Detachment – Trauma will cause the sufferer to withdraw from relationships and social activities and become numbed to emotions.  At one point the sufferer will be less fervent in keeping promises and fulfilling obligations; at two points feeling will be dulled, so happy or sad events will seem less significant than to others; at three points other people will not seem to matter much, and promises will be forgotten due to disinterest; and at four points only extremely affecting events will be reacted to with any emotion at all, and then only minor changes in emotional response will occur.

Limited Future – Positive outcomes in the future will seem extremely unlikely.  This will result in a lack of meaningful planning, ambition, and enthusiasm for life.  1 point signifies a lack of belief in overall, long-term success of major projects.  2 points indicates significant life events will be believed to become impossible (getting married, having children).  3 points indicate a lack of belief in career success, leading to poor or absent risk management planning.  4 points indicates a belief that any plan undertaken is doomed to failure, so nothing is worth trying.

Anxiety and Emotional Arousal

Insomnia – Sufferers will not be able to sleep for long stretches of time, or will have fitful, unrestful sleep.  1 point will result in only 6-7 hours of sleep on a 1 in 6 chance per night.  2 points will result in a max of 5-6 hours on a 2 in six chance per night.  3 points means 4-5 hours max at a 3 in 6 chance per night. 4 points means a max of 3-4 hours of sleep at a 4 in 6 chance per night, not counting time spent awake due to Nightmares.

Anger  – Perhaps the most visible symptom of traumatic stress, one or more points in Anger will make it more likely that the sufferer will have random outbursts of irrational anger, sometimes at reminders of traumatic events, sometimes in stressful situations that are completely unrelated.  1 point indicates that some reminder of the trauma will result in a burst of irrational anger on a chance of 1 in 10.  2 points will result in anger in any stressful situation on a chance of 2 in 10, or 3 in 10 where a specific reminder of the trauma is involved.  3 points will mean a chance of irrational anger for no reason 1 in 10 days, overreaction to stress at 4 in 10, or with reminder at 5 in 10.  4 points indicates bursts of irrational anger  may occur on a 1 in 6 chance every hour, stress reactions at 5 in 10, and with a reminder of 7 in 10.  Intoxication would increase chances in every case by 2.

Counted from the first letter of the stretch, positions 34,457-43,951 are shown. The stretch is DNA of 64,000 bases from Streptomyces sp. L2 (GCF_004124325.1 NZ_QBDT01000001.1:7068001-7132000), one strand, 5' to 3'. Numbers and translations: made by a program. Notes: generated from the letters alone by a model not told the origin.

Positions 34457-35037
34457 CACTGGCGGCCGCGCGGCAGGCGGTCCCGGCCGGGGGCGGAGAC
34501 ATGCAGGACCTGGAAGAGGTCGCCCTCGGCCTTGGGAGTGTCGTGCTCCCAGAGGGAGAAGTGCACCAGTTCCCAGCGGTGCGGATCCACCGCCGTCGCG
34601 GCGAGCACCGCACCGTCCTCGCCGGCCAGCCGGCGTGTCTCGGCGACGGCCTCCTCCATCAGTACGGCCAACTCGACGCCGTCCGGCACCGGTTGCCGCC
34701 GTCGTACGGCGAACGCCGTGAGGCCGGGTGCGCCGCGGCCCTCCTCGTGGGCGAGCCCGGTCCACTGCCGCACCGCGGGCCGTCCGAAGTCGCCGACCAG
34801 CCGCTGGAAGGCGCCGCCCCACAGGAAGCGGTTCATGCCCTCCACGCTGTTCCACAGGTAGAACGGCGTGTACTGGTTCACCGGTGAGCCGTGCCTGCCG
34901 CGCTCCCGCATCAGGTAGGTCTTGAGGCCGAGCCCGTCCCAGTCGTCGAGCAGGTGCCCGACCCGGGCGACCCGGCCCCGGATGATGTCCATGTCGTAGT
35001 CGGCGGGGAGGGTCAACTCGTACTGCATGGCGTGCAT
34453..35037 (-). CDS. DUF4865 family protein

Distraction – Trauma preoccupation will result in a character being easily distracted or forgetful and make it harder to complete or perform tasks that require time and attention to complete.  1 point will increase the time to complete such tasks by 25%, (thus and 8 hour task would take 10 hours).  2 points by 50%; 3 points by 75% and 4 points by 100%.

Hypervigilance  – In hypervigilance, there is a perpetual scanning of the environment to search for sights, sounds, people, behaviors, smells, or anything else that is reminiscent of threat or trauma. The individual is placed on high alert in order to be certain danger is not near. Hypervigilance can lead to a variety of obsessive behavior patterns, as well as producing difficulties with social interaction and relationships. Below is the table describing the chance of violent overreaction to which stimuli per point of trauma.

1 1 in 10 persons approaching quickly, brandishing small objects
2 3 in 10 swift changes in position of persons being interacted with, loud noises nearby
3 5 in 10 strangers appearing suddenly, loud noises far away, rushing crowds
4 7 in 10 any sudden movement, loud noise, or unpleasant demeanor

Startling – similar to Hypervigilance, but with a fear reaction instead of aggressive reaction. Duration of incomprehensibility and to what stimuli (see Hypervigilance table for stimuli) increase with points. 1 point indicates 1d4 minutes of reaction to very specific stimuli, generally relating to the original trauma. 2 points indicate 2d4 minutes to more general stimuli, which may or may not relate to the original trauma. 3 points indicate 2d6 minutes reaction to fairly common stimuli. 4 points indicate 3d6 minutes reaction to broad stimuli.

So, there it is.  It may not be as clear as I think it is, so if you have any questions, feel free to ask and I will clarify as necessary.